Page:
Have you heard about the governmental approval of a new medical “conscience protection” rule? It allows health care workers to opt out of administering any form of medical care they feel is objectionable on moral or religious grounds. Hmm…sounds good in theory. People shouldn’t be forced to do things they find objectionable, should they?
A press release on the Department of Health and Human Services Web site says the law will “protect health care providers from discrimination.” DHHS secretary Michael Leavitt said that doctors have a duty only “to provide care that they are comfortable providing.”
But religion is a discussion hotbed and healthcare is a hot button on the front burner of that hotbed and I have a few questions and a somewhat queasy feeling about this rule.
The goal of this rule, supposedly, is to make sure doctors who are firmly against abortions aren’t forced to perform them. However, the new rule also permits emergency room workers to withhold information from rape victims about access to emergency contraception. It also allows doctors in federally-funded clinics to refuse to tell a pregnant woman that her fetus has a severe abnormality.
The U.S. Conference of Catholic Bishops praised the new rules, saying medical workers “should not be required to take the very human life they are dedicated to protecting.” The rule is scheduled to take effect the day before President Bush leaves office. Coincidence? Sure, like cops with white powdered sugar on a dark colored uniform.
But a large number of medical groups oppose the rule. Wacko fringe groups? Not quite. The American Medical Association, the American Nurses Association, the American Academy of Family Physicians, the American Academy of Pediatrics, and 27 state medical associations. Democratic House Representatives Diana DeGette (Colorado) and Louise Slaughter (New York ) plan to introduce a Congressional resolution rejecting the Bush administration’s last-minute rules.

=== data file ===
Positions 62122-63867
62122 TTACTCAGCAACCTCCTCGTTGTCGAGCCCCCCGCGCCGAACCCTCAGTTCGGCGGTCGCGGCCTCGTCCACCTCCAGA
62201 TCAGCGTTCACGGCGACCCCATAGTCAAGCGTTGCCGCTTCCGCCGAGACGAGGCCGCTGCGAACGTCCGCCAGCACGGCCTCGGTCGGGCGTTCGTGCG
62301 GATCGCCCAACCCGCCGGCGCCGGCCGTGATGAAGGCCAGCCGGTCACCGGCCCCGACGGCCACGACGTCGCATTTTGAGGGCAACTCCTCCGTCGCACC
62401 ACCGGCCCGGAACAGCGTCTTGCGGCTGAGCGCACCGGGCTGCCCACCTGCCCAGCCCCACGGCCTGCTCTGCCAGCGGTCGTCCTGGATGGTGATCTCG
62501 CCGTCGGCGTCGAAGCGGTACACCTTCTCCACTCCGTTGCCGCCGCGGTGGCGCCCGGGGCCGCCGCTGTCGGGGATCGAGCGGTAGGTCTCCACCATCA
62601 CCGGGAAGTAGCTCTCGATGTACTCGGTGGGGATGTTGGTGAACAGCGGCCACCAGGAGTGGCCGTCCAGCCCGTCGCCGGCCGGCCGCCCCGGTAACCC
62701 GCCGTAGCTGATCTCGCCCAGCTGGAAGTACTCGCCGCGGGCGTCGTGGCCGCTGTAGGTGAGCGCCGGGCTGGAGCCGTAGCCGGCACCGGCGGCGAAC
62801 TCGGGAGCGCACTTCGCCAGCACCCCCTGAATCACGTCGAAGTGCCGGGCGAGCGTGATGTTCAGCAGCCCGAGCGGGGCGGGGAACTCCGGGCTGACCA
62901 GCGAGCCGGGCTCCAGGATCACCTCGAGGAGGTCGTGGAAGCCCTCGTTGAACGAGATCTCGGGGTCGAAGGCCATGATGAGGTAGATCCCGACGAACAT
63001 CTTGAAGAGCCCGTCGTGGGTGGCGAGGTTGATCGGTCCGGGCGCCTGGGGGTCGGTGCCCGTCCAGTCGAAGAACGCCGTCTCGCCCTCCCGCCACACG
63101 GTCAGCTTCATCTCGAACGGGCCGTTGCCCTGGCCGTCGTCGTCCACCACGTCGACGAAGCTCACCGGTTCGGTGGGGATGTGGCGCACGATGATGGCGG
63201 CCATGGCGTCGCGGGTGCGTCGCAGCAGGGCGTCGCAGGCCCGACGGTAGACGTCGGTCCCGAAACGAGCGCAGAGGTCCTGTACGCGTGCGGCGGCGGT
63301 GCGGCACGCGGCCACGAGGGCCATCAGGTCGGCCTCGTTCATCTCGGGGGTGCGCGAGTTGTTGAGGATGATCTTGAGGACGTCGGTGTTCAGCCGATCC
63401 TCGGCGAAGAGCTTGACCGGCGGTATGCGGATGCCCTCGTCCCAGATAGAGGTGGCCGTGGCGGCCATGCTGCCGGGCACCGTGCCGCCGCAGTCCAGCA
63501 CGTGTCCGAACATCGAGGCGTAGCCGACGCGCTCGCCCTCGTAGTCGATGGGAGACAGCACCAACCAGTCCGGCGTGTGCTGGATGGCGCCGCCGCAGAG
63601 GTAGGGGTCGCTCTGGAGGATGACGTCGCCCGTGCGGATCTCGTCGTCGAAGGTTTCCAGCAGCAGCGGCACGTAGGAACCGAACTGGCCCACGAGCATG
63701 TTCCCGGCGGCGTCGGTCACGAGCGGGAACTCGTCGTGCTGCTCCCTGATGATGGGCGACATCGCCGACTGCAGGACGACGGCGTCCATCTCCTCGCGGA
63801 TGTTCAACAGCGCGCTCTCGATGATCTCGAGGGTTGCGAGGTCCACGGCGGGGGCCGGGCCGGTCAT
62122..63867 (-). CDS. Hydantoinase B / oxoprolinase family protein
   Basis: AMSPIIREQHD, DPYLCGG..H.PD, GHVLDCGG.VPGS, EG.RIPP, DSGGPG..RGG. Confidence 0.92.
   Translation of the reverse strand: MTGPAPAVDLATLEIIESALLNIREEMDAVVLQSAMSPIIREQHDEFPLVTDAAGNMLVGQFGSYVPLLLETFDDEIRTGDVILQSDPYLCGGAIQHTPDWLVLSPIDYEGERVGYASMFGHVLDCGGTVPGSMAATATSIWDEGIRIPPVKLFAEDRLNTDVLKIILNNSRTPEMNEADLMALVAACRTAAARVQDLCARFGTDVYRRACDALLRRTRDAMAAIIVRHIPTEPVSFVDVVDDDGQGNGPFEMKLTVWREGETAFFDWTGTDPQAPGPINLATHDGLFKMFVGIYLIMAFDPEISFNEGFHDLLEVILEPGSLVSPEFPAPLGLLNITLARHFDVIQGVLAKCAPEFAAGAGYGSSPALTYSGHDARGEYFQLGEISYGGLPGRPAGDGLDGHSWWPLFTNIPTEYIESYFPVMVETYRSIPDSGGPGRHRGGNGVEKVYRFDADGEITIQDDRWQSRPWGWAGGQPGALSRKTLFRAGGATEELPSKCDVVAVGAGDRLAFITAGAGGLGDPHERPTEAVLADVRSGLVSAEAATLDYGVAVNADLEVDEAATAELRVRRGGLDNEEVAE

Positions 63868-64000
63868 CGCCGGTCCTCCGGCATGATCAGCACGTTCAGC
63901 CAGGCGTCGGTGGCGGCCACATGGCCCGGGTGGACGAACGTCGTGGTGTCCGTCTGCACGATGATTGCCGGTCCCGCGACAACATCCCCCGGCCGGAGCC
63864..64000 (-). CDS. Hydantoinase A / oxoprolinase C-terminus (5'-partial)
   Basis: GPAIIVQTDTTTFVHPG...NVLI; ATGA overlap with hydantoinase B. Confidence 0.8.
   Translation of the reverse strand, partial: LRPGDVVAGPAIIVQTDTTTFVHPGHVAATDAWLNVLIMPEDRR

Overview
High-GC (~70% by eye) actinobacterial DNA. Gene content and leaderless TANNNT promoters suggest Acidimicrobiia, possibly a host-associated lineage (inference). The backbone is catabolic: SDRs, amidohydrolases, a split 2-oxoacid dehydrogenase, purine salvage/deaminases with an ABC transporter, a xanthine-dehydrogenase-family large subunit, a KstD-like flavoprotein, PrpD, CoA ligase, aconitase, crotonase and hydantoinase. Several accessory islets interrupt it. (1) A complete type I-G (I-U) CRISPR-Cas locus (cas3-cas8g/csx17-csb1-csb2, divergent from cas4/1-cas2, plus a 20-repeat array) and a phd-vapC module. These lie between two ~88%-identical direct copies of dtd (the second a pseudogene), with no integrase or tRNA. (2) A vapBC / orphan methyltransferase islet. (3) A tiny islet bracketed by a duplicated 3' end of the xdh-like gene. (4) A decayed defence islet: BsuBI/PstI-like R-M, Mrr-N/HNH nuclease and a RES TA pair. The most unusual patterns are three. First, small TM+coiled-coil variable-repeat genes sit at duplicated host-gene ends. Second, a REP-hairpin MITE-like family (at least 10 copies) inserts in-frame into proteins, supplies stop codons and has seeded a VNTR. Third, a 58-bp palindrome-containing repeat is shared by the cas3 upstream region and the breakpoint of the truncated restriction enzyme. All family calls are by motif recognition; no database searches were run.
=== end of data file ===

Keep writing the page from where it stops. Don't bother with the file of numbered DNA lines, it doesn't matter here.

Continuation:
Perhaps they have questions like me. Perhaps they, too, are the teensiest bit afraid of Dr. Government. Perhaps they are wondering:
Does the law mean a doctor can refuse to treat someone who is gay? Or refuse to prescribe medications for someone who is gay and has HIV because they feel that homosexuality is wrong?
Can care be refused to someone who overdosed using illegal drugs because the doctor doesn’t approve of drug use or of illegal activities?
How about refusal of treatment of an unwed mother because they disapprove of premarital sex or having children out of wedlock?
Wait a second! What if the doctor is anti-gun? Does the law permit withholding treatment to someone who was injured by a gun? What if it was the patient’s own gun that went off when he was cleaning it?
Should medical professionals be permitted to refuse to treat a member of any particular group who they deem as immoral?
Of course not. This is a dicey, ill-conceived last minute plan to slip in a policy that makes sense to some people on isolated religious grounds but the risks if its implementation are too great and far reaching.
Dr. Brett Kinsler is a chiropractor practicing in Rochester, NY who does not support the conscience rule….and no, wiseguy, this does not count as part of the 500 words.